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[screen shot]

If clicking does not initiate a download, try right clicking or control clicking and choosing "Save" or "Download".(The run link is disabled for this model because it was made in a version prior to NetLogo 6.0, which NetLogo Web requires.)


This is a set of simulations designed to show how two populations become different species, through a process called speciation. There are two types of speciation: allopatric, which relies of geographical isolation, and sympatric, which relies on behavioral isolation. This simulation uses three different modes to explore speciation: island, costum, and sympatric.


The basic method this model uses for determining species is the amount of difference in a turtle's genome. Genomes are represented by lists of integers, and they are randomly "mutated" by having items replaced with new random integers. Turtles use sexual reproduction, and each turtle passes on genes to its offspring. In this way, mutations get passed on to future generations, and spread throughout populations. In the custom and island setups, turtles mate randomly with other turtles on the same patch as them. In sympatric, the method is slightly more complicated, and is explained further on.


This mode has two islands, each starting with identical populations of turtles. They carry out the same basic life cycles on each island, but through random mutation and geographical isolation they become increasingly genetically different. The plot to the left shows the average genetic similarity between the populations on the two islands. The internal similarity monitor shows an average genetic similarity within the turtles on the same island. The button island-speciation will run the go procedure until there is zero genetic similarity between the two islands.


This mode starts with no turtles, and an all land setup. The buttons to the right are used to draw water or land, and place turtles. With this, the user can test different setups to see how speciation works with various setups. Additionally, a tracer can be placed, in order two illustrate how genes travel through populations. The tracer is colored red, and has a given mutation in its genome. The higher the number for the tracer-sequence, the more likely it is to be passed on to the next generation. All turtles with this sequence are then colored red, to show the spread.

n.b.: all the custom mode buttons can be used in the island mode as well.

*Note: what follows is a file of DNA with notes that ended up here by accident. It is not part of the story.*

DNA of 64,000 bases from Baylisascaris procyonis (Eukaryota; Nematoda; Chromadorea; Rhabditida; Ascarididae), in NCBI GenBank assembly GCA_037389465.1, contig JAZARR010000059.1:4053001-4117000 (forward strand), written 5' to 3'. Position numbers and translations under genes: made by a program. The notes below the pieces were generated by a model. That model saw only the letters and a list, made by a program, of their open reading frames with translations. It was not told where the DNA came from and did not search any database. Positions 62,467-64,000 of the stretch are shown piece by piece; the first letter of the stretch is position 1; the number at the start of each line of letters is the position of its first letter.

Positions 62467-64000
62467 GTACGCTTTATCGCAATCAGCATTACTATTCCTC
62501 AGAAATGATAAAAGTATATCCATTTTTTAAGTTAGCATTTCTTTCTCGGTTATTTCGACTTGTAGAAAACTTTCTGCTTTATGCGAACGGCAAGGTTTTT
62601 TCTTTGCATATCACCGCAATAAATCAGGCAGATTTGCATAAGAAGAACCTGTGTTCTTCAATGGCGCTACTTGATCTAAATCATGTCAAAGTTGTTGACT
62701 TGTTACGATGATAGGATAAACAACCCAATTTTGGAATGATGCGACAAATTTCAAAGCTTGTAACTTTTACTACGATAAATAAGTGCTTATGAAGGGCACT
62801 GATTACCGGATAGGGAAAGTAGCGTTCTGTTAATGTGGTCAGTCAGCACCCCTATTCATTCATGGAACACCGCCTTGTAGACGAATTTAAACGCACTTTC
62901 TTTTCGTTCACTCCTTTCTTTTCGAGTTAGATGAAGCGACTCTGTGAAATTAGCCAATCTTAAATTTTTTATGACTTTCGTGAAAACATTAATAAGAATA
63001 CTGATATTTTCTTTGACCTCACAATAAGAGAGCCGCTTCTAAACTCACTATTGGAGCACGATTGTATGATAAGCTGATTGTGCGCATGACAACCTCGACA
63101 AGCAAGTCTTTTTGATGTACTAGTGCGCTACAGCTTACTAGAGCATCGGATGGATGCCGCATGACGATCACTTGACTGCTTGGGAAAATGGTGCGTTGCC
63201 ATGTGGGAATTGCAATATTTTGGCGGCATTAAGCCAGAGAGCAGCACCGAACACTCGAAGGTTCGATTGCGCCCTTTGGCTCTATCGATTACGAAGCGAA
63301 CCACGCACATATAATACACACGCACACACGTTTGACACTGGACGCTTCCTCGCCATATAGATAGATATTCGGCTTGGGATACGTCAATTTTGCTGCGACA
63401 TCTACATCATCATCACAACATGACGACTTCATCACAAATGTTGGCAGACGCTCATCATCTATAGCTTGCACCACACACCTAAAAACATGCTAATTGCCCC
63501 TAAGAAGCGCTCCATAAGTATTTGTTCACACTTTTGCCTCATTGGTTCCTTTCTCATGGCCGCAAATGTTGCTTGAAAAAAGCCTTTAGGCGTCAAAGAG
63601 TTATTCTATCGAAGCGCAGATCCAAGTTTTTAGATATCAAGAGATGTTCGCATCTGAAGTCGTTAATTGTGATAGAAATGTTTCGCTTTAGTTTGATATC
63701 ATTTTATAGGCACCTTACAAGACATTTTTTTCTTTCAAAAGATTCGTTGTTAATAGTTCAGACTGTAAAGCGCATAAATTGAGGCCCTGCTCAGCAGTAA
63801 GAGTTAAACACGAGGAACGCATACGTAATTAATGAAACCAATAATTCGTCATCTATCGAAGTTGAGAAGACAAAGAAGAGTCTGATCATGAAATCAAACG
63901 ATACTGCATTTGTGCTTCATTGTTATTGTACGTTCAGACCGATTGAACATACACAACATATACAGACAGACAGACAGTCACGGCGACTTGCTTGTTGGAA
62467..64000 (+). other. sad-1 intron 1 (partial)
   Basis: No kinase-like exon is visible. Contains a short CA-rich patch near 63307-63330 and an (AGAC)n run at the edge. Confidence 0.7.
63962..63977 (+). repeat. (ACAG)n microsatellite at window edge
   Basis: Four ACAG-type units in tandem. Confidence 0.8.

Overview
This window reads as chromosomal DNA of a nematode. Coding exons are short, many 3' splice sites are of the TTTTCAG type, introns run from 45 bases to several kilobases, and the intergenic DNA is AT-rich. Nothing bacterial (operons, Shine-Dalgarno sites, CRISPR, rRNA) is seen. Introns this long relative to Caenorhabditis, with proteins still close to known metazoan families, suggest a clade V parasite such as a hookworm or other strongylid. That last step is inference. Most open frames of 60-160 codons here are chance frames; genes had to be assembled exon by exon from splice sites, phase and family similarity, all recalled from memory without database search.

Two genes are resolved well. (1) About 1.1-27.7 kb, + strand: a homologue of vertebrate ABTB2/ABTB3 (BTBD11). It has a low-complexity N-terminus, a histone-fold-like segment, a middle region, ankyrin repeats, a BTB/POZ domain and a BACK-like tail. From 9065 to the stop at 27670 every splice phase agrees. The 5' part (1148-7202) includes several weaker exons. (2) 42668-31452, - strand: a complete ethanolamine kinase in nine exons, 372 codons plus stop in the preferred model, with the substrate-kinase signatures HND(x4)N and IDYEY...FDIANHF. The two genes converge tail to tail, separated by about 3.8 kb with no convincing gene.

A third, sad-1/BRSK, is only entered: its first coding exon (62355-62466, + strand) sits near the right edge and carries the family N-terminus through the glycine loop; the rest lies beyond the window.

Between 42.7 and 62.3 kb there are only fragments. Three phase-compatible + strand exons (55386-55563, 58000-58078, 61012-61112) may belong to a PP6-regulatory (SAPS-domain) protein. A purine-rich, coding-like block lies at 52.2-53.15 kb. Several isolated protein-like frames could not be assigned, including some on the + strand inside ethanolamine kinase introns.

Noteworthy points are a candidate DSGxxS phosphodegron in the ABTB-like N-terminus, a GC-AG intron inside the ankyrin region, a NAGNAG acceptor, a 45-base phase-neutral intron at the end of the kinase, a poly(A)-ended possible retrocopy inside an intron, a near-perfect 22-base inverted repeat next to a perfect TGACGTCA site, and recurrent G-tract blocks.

In this mode, not all turtles start identically. Half of the turtles mate only when on red flowers, the other half mate only on yellow flowers. The procedure sympatric-presentation uses color-coding and text output to explain the important concepts of the sympatric mode.


First, use the chooser below the world to select a mode. Once a mode is selected, the Go and Setup buttons will run the spesific procedures for that mode. The spesifics of each mode are explained above.

The button "highlight-species" is used in all modes. It colors all of the turtles that a given turtle (slected by mouse click) can mate with.

The avg-generation monitor shows the average generation. Each turtle has a turtles-own variable called generation, and each new turtle has the generation of it's parent, plus one.


In the island setup, the genetic similarity between the islands decreases at a punctuated rate, sometimes flatlining for many generations. Why does this effect occur? How might the size of a turtle's genome effect the rate of change in similarity, and this punctuation effect?

Using the custom drawing tools, notice how much geographical isolation is needed for speciation. By placing a tracer in one population, observe how the gene travels from one to another. In general, total isolation is needed for species to diverge entirely, and genes will eventually make their way from one population to another if they are at all connected. See if it is possible to connect the two islands at all and still have them diverge entirely.

In the custom mode, create isolated populations and watch how long it takes them to diverge (either by the highlight-species button or by inspecting turtles). Now, make new isolated populations, varying the starting size, or the area of land they have to move in. How does this affect the rate of speciation?

In the sympatric-presentation, a ring species is created. This is where there are some turtles too dissimilar to mate, but they can both mate with some shared set of other turtles. Because of this, their genetic material can mix in future generations, and there is no clearly defined boundery to the species. Is it possible to create such a species using geographical isolation? Why or why not?

Increase or decrease the amount of flowers in the speciation procedure. If there are too many or two few of either kind, the turtles that mate on those flowers may all die out. In this case, no speciation will ever be observed, since one type died out entirely.


In this model, the similarity between turtles does not factor into how they chose a mate (primerily for run time reasons). To the chose-mate procedures, try making a minimum similarity (using the can-mate? reporter) below which turtles will not mate. Does this affect the rate of speciation or how much isolation is required for species to diverge?


This model stores genetic material as lists of integers. Offsprings' genomes are made by taking the larger of the two parents' genes for each possition in the list.

Similarity comparisons rely on 'foreach' and 'map' to compare the genomes of lists of turtles, and 'n-of' to take samples of populations, in order to reduce run time.


Citation for NetLogo software:

Wilensky, U. (1999). NetLogo. Center for Connected Learning and Computer-Based Modeling, Northwestern University, Evanston, IL.

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